Negation in Hungarian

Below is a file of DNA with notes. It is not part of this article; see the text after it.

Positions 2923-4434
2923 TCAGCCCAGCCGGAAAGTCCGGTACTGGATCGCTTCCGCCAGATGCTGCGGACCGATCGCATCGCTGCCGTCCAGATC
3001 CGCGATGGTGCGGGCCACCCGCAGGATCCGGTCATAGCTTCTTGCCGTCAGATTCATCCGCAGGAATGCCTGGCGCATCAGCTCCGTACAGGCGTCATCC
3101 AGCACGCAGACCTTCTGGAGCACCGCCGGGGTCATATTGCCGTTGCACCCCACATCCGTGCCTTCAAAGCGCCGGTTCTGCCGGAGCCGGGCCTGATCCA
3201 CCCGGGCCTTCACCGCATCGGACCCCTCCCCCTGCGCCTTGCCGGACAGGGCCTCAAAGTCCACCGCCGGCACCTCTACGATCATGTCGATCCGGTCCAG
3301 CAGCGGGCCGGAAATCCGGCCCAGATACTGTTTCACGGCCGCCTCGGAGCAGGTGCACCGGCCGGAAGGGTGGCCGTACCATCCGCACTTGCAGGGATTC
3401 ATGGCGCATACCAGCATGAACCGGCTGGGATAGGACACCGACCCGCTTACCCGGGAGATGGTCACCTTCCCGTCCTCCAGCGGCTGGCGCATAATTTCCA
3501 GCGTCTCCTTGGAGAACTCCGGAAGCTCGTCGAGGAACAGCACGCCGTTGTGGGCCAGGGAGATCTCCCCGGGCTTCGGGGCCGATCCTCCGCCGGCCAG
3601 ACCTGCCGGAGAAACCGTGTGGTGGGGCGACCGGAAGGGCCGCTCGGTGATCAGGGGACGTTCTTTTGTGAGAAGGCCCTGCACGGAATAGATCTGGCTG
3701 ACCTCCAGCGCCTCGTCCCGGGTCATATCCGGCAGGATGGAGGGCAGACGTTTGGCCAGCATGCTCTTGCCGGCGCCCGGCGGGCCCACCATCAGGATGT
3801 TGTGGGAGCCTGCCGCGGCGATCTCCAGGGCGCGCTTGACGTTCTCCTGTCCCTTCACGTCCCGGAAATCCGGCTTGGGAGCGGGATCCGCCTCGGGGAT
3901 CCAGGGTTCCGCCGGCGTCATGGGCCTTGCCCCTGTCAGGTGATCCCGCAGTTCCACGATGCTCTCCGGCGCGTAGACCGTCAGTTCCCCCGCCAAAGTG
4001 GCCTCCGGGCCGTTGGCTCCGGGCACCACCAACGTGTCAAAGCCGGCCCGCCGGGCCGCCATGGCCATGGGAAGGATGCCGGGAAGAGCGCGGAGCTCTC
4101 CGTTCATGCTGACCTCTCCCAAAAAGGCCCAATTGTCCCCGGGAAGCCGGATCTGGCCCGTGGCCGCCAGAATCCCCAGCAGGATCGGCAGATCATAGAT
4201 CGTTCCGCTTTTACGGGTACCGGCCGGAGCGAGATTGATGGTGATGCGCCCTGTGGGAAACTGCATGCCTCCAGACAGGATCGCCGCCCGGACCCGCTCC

The paper presents predicate negation and constituent negation in Hungarian, both of which are expressed by the negative particle <i>nem </i>in indicative clauses,<i> </i>and by<i> ne</i> in imperative, subjunctive, and optative clauses. <i>Se</i>(<i>m</i>) is analyzed as a minimalizing particle, which can replace the particle <i>ne</i>(<i>m</i>) in certain contexts. The paper discusses two word order possibilities: the standard option, with the V raised to <i>nem</i> across the verbal particle, and an archaic pattern, with <i>nem</i> intervening between the verbal particle and the verb. <i>Nem</i> merges with the 3rd person present indicative copula, yielding <i>nincs</i> ‘isn’t’. An indefinite in the scope of negation is supplied with the minimalizer <i>sem</i>. Hungarian is shown to be a strict negative concord language, where universal and existential pronouns have special negative forms, which always require the presence of the negative particle. The paper also discusses negative replies, abessive morphemes, metalinguistic negation, and the non-negative, modal uses of the negative particle.